Wóddréa Mylenstede: Victors in the Loudness War
The war is over folks—and you and all your favorite bands with their brick-wall compression and clicky triggered drums and range-squashing plugins have been trounced. With their debut album Créda Beaducwealm, Wóddréa Mylenstede has come to lap up the blood of the slain and deliver all true believers to Loudness Everlasting.
Are you worthy?
Before pressing play on anything Wóddréa Mylenstede has ever recorded, I suggest you first turn the volume on your system/device/app of choice all the way down to ZERO and gradually, one cautious tick at a time, turn it back up. This will save you from having to replace your speakers, and more importantly it will save you the medical costs incurred by your skeleton actually jumping out of your skin. Imagine making love inside a quasar—or to a quasar. If you can’t, then you should give up now and limp back to whatever pansy-ass troupe of try-hards you call “loud”, because you are not ready for the manhandling your chi is about to receive at the behest of the deafening Wóddréa Mylenstede (henceforth WM).
Kidding, kidding. WM play lo-fi black metal and with cover art like that you should have known I was yanking your crank. They are not waging a war for loudness, rather against it. The production on Créda Beaducwealm is not more raw or lo-fi than any I’ve ever heard, but it is certainly on par with the worst of the worst. Rocking out to this album in any way is just not physically possible; if you were to attempt to bang or even just nod your head along, the throb of increased cranial bloodflow in your ears would drown out the beat. I doubt WM has ever come within 100 yards of a digital compressor. These guys have never—ever—cranked anything up to 11 in their lives. They’re not the first black metal band to record their album from the far end of a drainage pipe, and they will not be the last. But they do certainly pursue the lo-fi life as if they think there’s something more prestigious and tangible to be won than mere street cred.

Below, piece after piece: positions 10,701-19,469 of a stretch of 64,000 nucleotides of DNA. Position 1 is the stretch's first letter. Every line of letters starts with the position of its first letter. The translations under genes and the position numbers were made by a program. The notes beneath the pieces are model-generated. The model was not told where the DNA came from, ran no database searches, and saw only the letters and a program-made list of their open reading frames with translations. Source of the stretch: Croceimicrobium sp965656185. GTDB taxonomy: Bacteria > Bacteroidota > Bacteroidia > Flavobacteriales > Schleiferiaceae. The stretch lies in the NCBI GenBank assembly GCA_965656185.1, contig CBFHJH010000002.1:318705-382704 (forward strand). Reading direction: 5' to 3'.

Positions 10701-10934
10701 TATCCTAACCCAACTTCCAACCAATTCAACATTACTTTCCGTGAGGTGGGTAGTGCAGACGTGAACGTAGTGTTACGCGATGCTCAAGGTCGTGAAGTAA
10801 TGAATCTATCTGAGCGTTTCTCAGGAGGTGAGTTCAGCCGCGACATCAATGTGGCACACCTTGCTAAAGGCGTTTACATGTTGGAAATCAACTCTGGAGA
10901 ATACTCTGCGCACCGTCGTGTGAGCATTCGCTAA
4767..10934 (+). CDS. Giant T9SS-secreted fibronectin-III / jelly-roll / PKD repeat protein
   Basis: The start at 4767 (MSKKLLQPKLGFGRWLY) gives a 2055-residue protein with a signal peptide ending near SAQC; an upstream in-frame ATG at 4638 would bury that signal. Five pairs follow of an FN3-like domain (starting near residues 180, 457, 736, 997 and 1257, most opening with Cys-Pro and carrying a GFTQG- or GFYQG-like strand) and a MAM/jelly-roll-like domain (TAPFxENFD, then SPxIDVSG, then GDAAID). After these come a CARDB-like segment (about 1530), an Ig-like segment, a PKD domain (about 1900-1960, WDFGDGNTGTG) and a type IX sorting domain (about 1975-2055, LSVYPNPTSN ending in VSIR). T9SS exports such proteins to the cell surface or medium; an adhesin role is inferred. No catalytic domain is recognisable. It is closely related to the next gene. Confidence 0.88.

I have no problem with atrocious production in general. It’s when bands take it to the level of seemingly un-self-aware parody that I start to get a little peeved. These days, it can be hard to tell if underground black metal bands really believe they’re delivering a solid product or if they’re just swept up in the misguided mystique of it all. But it was not always so. Let us step back ever-so-briefly into the annals of raw black metal history to see if we can’t pinpoint where it all went wrong.
First, Darkthrone. When Transylvanian Hunger (1994) came out, it landed as a powerful statement because there was room for a statement to be made. At the time, no one had sought to record a metal album on a four-track and release it unmastered—commercially. It is still debatable whether or not doing so is a great idea, but at least in Darkthrone’s heyday there weren’t an unmanageable number of black metal bands vying to one-up one another, so such an audacious and calculated move from one of the genre’s heavyweights was bound to make an impact. (If you haven’t heard Transylvanian Hunger, you can rectify this by firing up your coffee maker and shrieking into a wad of toilet paper over the gurgling and hissing coming from the pot.) On Transylvanian Hunger, tape hiss is a fifth instrument, and it overpowers all the others. I’m sure at the time of the recording Darkthrone were mostly serious about what they were doing. Now, with over twenty years of retrospect, and bearing in mind that Fenriz has a sense of humor about himself, it is easy to imagine how even he could cop to that album’s comedic aspect.